Keep Tobacco Sacred

Keep Tobacco Sacred Mural Artist Credit: Jonathan Thunder Photo Credit: Ivy Vainio
Keep Tobacco Sacred Mural @ LPCFC
Artist Credit: Jonathan Thunder
Photo Credit: Ivy Vainio

Meet the Artist

Jonathan Thunder

Jonathan Thunder is a painter and digital media artist currently residing in Duluth, Minnesota. He has attended the Institute of American Indian Arts in Santa Fe and received a Bachelor’s Degree in Visual Effects and Motion Graphics from the Art Institutes International Minnesota. His work has been featured in many state, regional, and national exhibitions, as well as in local and international publications.

Anishinaabe Cultural Programming

During all of our Monday Night Family Gatherings we offer Anishinaabe Cultural Programming that includes education on sacred tobacco and it’s traditional uses.

American Indian Nations have an ancient and complicated relationship with tobacco. Traditionally, tobacco is viewed as a sacred medicine central to tribal culture, practices and ceremonies. For generations, the commercial tobacco industry has corrupted sacred tobacco practices, and has also marketed directly to American Indians by exploiting their images in advertisements.

Today, smoking rates among American Indians in Minnesota are high, 59 percent compared to 14.4 percent among the general population. Second-hand smoke from commercial tobacco is harmful to nonsmokers and contains toxins and poisons that can cause cancer. In fact, in Minnesota, commercial tobacco-related diseases are the top killers among American Indian populations, including: cancer, coronary heart disease, diabetes, stroke, and lower respiratory disease.

Not only is sacred tobacco for spiritual, cultural, and ceremonial use, it also ensures the continuance of the Native way of life. Traditional tobacco is used:

  • to honor and welcome guests
  • to communicate with the Creator or Spirit World
  • as a sacrifice to the Great Spirit
  • as an offering to those asked to pray or share wisdom

The word Tobacco in the Anishinaabe language is Asemaa and in the Dakota language is Can-sa-sa.

Learn More about Sacred Tobacco

Learn more about Sacred and Commercial Tobacco in a booklet called Walking Toward the Sacred: Our Great Lakes Tobacco Story that was compiled and edited by Isaiah Brokenleg and Elizabeth Tornes. The booklet was a project of the Great Lakes Inter-Tribal Epidemiology Center, a division of Great Lakes Inter-Tribal Council, Inc. For more information about the center, go to www.glitc.org.

Reclaiming Sacred Tobacco, Traditional Tobacco and Promoting Health, The Problem of “Tobacco-Free”, and Casinos and Secondhand Smoke are the products of a collaboration between Twin Cities Public Television and ClearWay Minnesota. This documentary depicts Minnesota’s American Indian communities traditional practices in an effort to promote healthier lifestyles. Learn more about this project here. Look for our mural in one of the videos!

Kick Butts Day Annual Event

2017 Kick Butts Day event will be held on March 13, 2017 from 5-7PM in the Cafeteria-Lower Level.

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Lincoln Park Children and Families Collaborative Kick Butts Day Gathering to Focus on the Dangers of Commercial Tobacco

A Kick Butts Day gathering will be held in Duluth on Monday, March 14, 2016 from 5:00 – 7:00 PM at the Lincoln Park Children and Families Collaborative (LPCFC), located in the former Lincoln Park Elementary School, now called Lincoln Park Commons.  The gathering is being held in collaboration with the Fond du Lac Human Services Division Community Health Services Department. A wild rice soup dinner and refreshments will be available at 5:00 PM.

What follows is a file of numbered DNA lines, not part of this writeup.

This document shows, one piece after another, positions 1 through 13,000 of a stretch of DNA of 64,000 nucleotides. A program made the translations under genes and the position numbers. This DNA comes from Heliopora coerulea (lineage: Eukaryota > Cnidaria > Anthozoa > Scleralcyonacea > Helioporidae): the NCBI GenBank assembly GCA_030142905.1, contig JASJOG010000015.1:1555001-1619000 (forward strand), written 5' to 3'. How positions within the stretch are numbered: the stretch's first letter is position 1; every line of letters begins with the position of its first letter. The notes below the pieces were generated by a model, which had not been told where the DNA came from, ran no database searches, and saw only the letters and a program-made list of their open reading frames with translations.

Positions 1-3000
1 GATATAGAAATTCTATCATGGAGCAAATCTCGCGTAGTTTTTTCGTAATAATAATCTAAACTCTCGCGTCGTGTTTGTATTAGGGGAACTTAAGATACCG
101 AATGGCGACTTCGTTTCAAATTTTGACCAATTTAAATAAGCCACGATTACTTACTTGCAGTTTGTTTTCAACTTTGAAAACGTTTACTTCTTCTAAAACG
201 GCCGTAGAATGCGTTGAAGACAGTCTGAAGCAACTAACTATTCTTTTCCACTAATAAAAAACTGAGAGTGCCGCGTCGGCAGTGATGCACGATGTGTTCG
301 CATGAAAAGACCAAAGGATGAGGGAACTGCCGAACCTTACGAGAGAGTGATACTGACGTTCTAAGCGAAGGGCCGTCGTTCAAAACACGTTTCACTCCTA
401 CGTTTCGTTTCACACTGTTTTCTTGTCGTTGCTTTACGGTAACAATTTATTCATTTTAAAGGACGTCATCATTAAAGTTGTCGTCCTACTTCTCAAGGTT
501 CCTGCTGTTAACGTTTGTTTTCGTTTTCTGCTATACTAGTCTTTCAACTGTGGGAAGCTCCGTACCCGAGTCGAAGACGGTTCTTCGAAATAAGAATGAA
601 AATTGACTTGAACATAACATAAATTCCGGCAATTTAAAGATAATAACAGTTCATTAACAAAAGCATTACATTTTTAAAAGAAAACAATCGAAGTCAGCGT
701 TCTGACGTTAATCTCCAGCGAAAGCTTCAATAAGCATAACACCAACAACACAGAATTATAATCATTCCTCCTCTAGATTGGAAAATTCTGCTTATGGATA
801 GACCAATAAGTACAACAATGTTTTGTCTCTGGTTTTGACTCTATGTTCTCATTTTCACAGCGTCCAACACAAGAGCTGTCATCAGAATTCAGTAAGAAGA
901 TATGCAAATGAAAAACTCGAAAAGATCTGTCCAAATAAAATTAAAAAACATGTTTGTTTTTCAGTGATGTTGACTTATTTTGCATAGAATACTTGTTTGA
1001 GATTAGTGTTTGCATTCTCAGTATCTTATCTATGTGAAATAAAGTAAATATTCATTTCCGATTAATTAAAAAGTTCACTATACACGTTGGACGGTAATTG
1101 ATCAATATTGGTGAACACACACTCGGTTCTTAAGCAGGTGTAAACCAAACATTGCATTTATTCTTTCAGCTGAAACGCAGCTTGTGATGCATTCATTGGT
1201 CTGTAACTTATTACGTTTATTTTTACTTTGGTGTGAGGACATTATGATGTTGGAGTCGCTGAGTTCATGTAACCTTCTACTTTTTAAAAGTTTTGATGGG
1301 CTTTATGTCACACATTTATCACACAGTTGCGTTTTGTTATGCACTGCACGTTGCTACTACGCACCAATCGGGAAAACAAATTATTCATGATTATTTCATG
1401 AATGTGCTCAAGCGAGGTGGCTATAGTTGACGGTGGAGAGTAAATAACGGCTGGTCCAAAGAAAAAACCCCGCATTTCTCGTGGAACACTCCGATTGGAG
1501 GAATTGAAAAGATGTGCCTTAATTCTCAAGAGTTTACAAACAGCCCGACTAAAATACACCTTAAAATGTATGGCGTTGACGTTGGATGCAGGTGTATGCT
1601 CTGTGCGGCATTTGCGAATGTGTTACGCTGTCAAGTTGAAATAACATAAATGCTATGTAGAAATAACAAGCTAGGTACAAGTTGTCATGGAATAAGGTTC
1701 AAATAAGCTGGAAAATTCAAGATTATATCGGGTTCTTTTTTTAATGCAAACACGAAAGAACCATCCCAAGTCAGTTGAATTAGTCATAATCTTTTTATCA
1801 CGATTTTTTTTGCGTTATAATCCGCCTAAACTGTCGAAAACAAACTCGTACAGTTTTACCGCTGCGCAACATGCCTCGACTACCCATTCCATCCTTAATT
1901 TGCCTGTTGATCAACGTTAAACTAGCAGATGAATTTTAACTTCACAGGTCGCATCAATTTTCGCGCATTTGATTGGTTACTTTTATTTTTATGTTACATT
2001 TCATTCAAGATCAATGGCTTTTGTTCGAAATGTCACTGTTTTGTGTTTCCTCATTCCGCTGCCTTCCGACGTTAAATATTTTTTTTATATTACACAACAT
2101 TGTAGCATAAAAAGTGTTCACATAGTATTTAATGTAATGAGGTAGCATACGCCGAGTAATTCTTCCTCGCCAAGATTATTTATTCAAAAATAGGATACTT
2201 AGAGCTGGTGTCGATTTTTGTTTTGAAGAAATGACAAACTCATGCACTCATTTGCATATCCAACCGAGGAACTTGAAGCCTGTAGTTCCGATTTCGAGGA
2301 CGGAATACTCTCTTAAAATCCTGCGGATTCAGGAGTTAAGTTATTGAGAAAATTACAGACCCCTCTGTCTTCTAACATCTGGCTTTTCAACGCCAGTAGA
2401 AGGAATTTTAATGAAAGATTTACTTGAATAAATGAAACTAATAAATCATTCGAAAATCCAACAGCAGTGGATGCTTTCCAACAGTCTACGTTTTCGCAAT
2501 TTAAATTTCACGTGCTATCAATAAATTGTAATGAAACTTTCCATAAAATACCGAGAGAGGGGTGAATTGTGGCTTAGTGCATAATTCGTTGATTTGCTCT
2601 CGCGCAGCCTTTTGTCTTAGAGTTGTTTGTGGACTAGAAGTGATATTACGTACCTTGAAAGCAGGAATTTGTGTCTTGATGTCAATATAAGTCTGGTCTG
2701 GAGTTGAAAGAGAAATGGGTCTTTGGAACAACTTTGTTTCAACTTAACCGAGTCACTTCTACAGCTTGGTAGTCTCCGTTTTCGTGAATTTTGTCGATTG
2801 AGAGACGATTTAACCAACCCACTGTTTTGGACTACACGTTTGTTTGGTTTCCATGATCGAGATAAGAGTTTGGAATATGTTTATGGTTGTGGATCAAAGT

“By getting involved in Kick Butts Day, families and youth can raise awareness that commercial tobacco is still a problem, encourage peers to be commercial tobacco-free and reject the tobacco industry’s marketing tactics,” said Jodi Broadwell, executive director of LPCFC.

Kick Butts Day is a national day of activism that empowers youth to stand up against the tobacco industry, speak up and seize control of their lives.  The U.S. has made great strides in the fight against tobacco, but every day, more than 2800 youth under the age of 18 try smoking for the first time and 700 youth become new regular, daily smokers.  Tobacco is still the leading cause of preventable death in the United States, killing more than 480,000 people every year.

Smoking rates among the American Indian population in Minnesota sit at 59 percent compared to 14.4 percent among the general population. Commercial tobacco-related diseases are the top killers within American Indian communities, including the Lincoln Park neighborhood.

In addition to the wild rice dinner, the Kick Butts Day gathering at the LPCFC will feature discussions about Sacred Tobacco, health resource tables, the crafting of 4 directions bracelets, commercial tobacco-free pledges, the creation of #ikickbutts posters, opportunities for photos in front of the Keep Tobacco Sacred mural, Kinnickinnick Workshop with Dr. Arne Vainio and Jeff Savage, and other activities.

LPCFC was founded in 2011. The Mission of the organization is to strengthen the Lincoln Park Community by connecting families who care about young children. LPCFC offers Anishinaabe Cultural Programming during its Monday Night Family Gatherings, which includes education on sacred tobacco and its traditional uses.

Funding for the LPCFC’s commercial tobacco prevention work comes, in part, from the Center for Prevention at Blue Cross and Blue Shield of Minnesota, which delivers on Blue Cross’ long-term commitment to improve the health of all Minnesotans by tackling the leading root causes of preventable disease: tobacco use, lack of physical activity and unhealthy eating.

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